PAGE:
' ' Cinema Romantico: Countdown to the Oscars: Best Song Reimagined

Friday, February 07, 2020

Countdown to the Oscars: Best Song Reimagined

Today Cinema Romantico re-imagines the slowly-becoming-irrelevant Oscar category of Best Song as if it was one combined category and the songs did not have to be “original” or fit some other antiquated piece of Academy criteria and I and I alone was judge and jury in regards to the five nominees.

The Dead Don’t Die by Sturgill Simpson in The Dead Don’t Die. For one film, at least, Jim Jarmusch brings the movie theme back with Sturgill Simpson’s country-western throwback. And while the song, sharing the film’s title, sets the stage, certainly, it keeps coming back throughout, like “The Ballad of Higher Noon”, but to even slyer effect, transforming the sensation of the living dead into one of getting a song stuck in your head.

Road to Nowhere by Talking Heads in Transit. The lyrics might be on the nose, given how “Transit” ends, which I won’t reveal, though not only does the song’s buoyant tone in the face of calamity fit snugly with the ending nonetheless, that familiar chugging rhythm also feels true to the film’s temporal loop. It hits so perfectly, you laugh; then, you cry.

Dancing in the Dark by Bruce Springsteen in Blinded by the Light. When Javed (Viveik Kalra), a Pakistani immigrant in 80s London, first hears Bruce Springsteen’s “Dancing in the Dark”, it is on a dark and stormy night, which sounds stupid but is just right. The inner-teenage tempest is universal, after all, and when he hits play and that song comes rushing out, he suddenly an outlet for everything he’s feeling. And even if a song often speaks for the person singing it, like “Dancing in the Dark” did for Bruce, it just as frequently, whether the creator likes it or not, speaks for the person listening to it, which the movie’s presentation of it denotes, the lyrics splayed across the screen. The synths, non-reactionary Springsteen fans know, aren’t gloss of the era but howls of desperation, and when Javed hears them, he plugs right into them, connected to the Springsteen current; he, like Bruce, is just about starving tonight.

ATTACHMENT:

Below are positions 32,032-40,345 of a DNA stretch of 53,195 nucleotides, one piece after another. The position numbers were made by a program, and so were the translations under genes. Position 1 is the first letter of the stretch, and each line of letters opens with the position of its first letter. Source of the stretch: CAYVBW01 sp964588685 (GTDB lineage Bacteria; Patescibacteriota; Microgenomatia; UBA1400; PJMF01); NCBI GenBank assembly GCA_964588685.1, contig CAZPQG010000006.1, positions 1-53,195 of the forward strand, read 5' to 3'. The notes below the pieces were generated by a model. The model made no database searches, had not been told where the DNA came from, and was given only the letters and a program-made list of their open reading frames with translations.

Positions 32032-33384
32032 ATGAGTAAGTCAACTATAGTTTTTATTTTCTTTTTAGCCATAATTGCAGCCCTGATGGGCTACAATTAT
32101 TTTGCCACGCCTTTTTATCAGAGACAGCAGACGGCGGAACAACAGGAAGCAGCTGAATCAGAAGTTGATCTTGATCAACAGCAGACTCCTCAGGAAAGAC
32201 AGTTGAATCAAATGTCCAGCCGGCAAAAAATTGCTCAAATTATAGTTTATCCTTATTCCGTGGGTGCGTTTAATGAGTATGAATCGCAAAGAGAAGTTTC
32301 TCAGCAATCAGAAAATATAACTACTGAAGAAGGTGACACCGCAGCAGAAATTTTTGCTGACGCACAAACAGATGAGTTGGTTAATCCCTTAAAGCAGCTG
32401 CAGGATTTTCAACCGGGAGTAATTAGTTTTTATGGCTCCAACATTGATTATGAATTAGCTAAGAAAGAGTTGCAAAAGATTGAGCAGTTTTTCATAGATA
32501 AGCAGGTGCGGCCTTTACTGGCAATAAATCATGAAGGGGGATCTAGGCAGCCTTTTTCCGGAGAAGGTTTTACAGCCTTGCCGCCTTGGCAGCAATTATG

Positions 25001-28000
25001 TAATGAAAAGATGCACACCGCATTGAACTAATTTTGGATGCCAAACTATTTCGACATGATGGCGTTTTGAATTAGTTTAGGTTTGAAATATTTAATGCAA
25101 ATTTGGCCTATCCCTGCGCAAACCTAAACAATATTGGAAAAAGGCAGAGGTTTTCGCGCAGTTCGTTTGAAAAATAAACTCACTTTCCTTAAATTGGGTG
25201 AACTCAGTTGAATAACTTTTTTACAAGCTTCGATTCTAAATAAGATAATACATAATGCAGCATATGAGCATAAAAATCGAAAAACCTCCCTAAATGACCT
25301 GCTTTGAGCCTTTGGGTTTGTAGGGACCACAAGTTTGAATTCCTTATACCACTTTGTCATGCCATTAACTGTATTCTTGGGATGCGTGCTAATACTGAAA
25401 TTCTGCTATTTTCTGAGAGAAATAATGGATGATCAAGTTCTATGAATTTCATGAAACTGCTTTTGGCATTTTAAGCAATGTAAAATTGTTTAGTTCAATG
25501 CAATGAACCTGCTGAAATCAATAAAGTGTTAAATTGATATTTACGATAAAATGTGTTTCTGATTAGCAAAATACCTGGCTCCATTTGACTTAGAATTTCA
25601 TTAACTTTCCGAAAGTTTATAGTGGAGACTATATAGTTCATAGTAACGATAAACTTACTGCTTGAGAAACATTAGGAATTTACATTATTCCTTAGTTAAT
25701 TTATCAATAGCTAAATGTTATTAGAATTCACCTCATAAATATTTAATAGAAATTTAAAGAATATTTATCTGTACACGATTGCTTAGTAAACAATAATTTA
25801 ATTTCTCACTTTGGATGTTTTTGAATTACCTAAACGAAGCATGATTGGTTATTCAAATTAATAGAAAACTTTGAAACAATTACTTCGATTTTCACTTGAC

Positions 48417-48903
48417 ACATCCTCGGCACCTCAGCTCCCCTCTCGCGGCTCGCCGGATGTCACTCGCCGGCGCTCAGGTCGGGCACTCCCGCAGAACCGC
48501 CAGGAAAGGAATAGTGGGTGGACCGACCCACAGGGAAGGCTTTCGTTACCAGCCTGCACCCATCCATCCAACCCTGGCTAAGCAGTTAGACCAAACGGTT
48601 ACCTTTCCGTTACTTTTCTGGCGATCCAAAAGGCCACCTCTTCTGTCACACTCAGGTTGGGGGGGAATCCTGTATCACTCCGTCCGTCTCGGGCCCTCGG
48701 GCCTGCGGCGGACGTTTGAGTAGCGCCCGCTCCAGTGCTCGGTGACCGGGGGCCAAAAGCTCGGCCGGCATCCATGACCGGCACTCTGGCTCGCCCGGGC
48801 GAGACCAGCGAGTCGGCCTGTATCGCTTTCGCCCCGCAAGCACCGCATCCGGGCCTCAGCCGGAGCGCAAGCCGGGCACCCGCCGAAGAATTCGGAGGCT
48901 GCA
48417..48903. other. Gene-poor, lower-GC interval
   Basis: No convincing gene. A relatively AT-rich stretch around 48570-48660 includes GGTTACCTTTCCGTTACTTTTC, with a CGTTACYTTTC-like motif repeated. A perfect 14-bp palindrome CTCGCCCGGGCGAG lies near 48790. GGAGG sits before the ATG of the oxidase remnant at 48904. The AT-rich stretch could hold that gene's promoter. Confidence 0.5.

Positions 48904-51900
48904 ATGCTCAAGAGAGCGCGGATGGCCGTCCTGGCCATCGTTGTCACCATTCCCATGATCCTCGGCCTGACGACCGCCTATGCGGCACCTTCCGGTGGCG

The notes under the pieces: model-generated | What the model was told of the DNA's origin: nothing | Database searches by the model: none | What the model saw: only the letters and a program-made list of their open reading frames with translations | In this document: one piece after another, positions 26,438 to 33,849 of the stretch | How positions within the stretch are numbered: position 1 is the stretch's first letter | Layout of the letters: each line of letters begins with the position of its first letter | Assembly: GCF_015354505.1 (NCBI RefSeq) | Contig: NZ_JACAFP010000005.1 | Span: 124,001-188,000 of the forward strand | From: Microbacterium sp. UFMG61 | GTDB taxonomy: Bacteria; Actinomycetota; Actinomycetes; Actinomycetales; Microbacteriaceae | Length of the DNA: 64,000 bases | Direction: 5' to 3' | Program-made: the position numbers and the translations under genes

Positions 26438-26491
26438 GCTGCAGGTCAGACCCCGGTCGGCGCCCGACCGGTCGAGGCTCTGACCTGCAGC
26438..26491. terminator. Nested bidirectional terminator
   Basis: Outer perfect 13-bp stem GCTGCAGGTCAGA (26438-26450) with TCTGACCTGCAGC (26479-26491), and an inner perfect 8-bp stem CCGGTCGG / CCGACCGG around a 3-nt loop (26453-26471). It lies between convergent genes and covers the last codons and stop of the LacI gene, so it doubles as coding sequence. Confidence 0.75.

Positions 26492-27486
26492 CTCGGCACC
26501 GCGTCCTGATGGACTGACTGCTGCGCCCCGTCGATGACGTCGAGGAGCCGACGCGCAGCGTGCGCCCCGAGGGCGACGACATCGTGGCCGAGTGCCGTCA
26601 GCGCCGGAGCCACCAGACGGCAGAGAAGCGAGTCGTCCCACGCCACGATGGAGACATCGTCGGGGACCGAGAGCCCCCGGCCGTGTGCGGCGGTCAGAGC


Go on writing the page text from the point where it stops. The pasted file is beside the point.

Control by Janet Jackson in Hustlers. Famously, Janet Jackson’s second album was the first she made free of the domineering interference of her father, which is why she titled it “Control.” And so it only makes sense that “Hustlers”, which is all about women exerting control, would open with Janet’s 1986 title cut, its introductory manifesto, and close with another Janet track, “Miss You Much.” She’s the soundtrack to female empowerment.

Out of Time by The Rolling Stones in Once Upon a Time... in Hollywood. The greatest Quentin Tarantino needle drop, which is really saying something, I know, and which is why I don’t say it lightly, believe me. He repurposes The Stones’ stay-away-girl slice of baroque pop, improbably, to craft his own version of The Busy Sunday sequence in “Goodfellas”, elegiac rather than out of control, a dirge for the Sixties, and all that term entails, and for Hollywood too, one that might never have existed, which, epitomized in all those neon signs that spring to life as the song winds up, shines bright one last time. It was my favorite single movie sequence in 2019.

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